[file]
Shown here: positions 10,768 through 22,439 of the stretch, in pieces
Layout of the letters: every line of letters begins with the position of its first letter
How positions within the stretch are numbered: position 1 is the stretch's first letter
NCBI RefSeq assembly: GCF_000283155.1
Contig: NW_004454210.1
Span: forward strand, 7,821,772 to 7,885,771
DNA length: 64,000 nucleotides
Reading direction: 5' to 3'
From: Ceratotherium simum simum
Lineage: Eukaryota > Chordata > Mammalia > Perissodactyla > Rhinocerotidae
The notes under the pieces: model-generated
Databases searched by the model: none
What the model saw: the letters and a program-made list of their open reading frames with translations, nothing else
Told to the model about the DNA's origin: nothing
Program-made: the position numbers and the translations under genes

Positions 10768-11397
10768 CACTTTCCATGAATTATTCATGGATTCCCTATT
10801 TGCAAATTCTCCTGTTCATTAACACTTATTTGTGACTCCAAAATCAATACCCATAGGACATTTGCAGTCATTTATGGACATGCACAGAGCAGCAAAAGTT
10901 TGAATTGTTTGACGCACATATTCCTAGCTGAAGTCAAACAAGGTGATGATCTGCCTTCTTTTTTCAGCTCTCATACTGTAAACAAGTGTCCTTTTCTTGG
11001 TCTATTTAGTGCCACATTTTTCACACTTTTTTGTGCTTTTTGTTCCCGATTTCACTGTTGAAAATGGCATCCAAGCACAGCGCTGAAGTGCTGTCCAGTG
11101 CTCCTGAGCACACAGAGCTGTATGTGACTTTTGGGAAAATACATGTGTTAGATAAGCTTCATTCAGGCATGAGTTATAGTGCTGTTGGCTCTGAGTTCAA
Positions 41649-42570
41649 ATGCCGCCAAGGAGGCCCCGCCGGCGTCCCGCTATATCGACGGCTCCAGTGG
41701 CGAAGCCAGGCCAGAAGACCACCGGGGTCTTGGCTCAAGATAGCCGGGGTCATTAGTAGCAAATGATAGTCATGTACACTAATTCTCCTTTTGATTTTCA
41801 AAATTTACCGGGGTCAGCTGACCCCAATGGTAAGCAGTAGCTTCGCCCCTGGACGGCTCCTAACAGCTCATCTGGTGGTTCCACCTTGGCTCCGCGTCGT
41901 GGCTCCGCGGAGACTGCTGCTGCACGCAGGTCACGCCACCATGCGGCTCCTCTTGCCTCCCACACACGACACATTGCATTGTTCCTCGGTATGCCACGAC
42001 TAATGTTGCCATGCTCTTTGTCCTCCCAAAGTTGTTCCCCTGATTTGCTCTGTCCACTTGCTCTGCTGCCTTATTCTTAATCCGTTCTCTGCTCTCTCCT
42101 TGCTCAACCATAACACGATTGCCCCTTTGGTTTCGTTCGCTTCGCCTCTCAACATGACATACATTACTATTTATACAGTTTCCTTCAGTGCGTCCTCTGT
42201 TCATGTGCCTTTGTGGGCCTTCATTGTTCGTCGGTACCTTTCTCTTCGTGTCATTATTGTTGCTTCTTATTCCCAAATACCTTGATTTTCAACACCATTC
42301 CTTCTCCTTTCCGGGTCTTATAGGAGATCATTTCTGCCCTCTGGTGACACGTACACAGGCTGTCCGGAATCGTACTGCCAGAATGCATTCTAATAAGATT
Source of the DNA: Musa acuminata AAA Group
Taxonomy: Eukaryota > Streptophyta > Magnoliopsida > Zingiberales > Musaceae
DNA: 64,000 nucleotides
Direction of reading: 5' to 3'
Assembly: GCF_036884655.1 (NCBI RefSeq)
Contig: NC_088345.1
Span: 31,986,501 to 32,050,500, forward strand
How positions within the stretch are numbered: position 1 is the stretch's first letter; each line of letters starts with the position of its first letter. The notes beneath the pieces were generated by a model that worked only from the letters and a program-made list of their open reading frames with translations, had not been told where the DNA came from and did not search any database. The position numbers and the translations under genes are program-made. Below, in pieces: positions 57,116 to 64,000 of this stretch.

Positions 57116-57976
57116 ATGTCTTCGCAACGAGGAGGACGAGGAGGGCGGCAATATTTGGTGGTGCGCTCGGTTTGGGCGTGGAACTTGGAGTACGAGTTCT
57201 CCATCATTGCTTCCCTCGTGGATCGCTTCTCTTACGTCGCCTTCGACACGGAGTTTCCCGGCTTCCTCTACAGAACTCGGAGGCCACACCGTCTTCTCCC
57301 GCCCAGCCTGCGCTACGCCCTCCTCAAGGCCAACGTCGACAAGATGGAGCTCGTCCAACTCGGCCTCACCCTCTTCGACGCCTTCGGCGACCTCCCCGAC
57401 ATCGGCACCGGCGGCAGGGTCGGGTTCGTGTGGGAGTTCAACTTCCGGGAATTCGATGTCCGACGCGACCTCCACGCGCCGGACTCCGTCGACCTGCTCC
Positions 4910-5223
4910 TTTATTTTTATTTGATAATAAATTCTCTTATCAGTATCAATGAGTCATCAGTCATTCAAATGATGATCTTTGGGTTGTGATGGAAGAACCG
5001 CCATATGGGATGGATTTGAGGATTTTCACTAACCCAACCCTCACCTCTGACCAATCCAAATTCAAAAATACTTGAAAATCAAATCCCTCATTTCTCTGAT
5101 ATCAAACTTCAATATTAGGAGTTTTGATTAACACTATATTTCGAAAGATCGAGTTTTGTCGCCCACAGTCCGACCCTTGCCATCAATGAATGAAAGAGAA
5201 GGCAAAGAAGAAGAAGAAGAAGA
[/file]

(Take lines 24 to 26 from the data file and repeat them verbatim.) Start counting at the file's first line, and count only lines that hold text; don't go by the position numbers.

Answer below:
41701 CGAAGCCAGGCCAGAAGACCACCGGGGTCTTGGCTCAAGATAGCCGGGGTCATTAGTAGCAAATGATAGTCATGTACACTAATTCTCCTTTTGATTTTCA
41801 AAATTTACCGGGGTCAGCTGACCCCAATGGTAAGCAGTAGCTTCGCCCCTGGACGGCTCCTAACAGCTCATCTGGTGGTTCCACCTTGGCTCCGCGTCGT
41901 GGCTCCGCGGAGACTGCTGCTGCACGCAGGTCACGCCACCATGCGGCTCCTCTTGCCTCCCACACACGACACATTGCATTGTTCCTCGGTATGCCACGAC